FBI director: No evidence of antifa, ‘fake’ Trump supporters in US Capitol attack

Wray calls attack domestic terrorism

FBI Director Christopher Wray testifies before the Senate Judiciary Committee on Capitol Hill in Washington, Tuesday, March 2, 2021. (Mandel Ngan/Pool via AP) (AFP)

FBI director Christopher Wray testified before the Senate on Tuesday for the first time since the attack on the U.S. Capitol on Jan. 6.

Wray’s message to lawmakers was clear: The attack on the Capitol was domestic terrorism -- and it’s a growing problem.

“We view the events of January 6 as domestic terrorism,” Wray said. “It’s got no place in our democracy, and tolerating it would make a mockery of our country’s rule of law.”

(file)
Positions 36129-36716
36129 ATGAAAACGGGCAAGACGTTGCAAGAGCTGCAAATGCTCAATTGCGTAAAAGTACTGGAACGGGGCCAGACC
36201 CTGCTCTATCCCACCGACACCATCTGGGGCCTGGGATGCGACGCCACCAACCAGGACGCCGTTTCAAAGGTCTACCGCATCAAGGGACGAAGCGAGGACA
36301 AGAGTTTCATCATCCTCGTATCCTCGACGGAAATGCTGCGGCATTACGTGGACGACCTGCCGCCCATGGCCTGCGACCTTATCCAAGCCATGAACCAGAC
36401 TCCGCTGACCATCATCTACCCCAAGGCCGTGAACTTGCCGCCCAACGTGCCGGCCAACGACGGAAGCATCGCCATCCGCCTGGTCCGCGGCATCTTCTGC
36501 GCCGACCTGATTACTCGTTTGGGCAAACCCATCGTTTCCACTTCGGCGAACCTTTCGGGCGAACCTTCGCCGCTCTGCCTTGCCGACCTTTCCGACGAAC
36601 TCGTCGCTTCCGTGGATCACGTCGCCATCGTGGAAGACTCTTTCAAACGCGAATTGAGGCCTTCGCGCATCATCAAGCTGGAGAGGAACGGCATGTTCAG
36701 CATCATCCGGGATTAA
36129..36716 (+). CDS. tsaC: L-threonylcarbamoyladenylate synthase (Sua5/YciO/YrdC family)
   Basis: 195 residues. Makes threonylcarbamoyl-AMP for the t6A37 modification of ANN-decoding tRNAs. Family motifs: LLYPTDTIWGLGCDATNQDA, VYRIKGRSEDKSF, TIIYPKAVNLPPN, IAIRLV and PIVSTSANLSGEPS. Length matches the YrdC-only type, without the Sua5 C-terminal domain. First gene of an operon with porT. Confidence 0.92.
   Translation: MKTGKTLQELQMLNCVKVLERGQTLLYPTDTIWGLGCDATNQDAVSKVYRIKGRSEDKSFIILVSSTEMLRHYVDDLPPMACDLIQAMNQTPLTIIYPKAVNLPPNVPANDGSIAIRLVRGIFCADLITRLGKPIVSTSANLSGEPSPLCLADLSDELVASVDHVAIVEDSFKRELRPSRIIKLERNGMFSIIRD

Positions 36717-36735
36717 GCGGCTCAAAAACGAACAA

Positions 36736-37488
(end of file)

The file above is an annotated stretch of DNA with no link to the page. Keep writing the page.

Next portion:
“When it comes to racially motivated violent extremism, the number of investigations and number of arrests has grown significantly on my watch,” Wray said, noting attacks by white supremacists “was almost triple the number it was in my first year.”

Wray also debunked conspiracy theories being promoted by some GOP lawmakers claiming subscribers of antifa were behind the Capitol attack.

“We have not, to date, seen any evidence of anarchist violent extremists or people subscribing to Antifa in connection with the 6th,” Wray told Senate lawmakers.

Wray also dispelled the conspiracy that “fake Trump supporters” were behind the attack. “We have not seen evidence of that at this stage.”

Michigan GOP Leader Mike Shirkey had claimed in recent weeks that the group at the Capitol “wasn’t Trump people,” and called it a prearranged hoax. Shirkey also falsely suggested then-U.S. Senate Majority Leader Mitch McConnell had a part in it.

Related: Michigan Sen. Shirkey defends controversial comments on Jackson radio show

More: FBI chief calls Jan. 6 ‘domestic terrorism,’ defends intel


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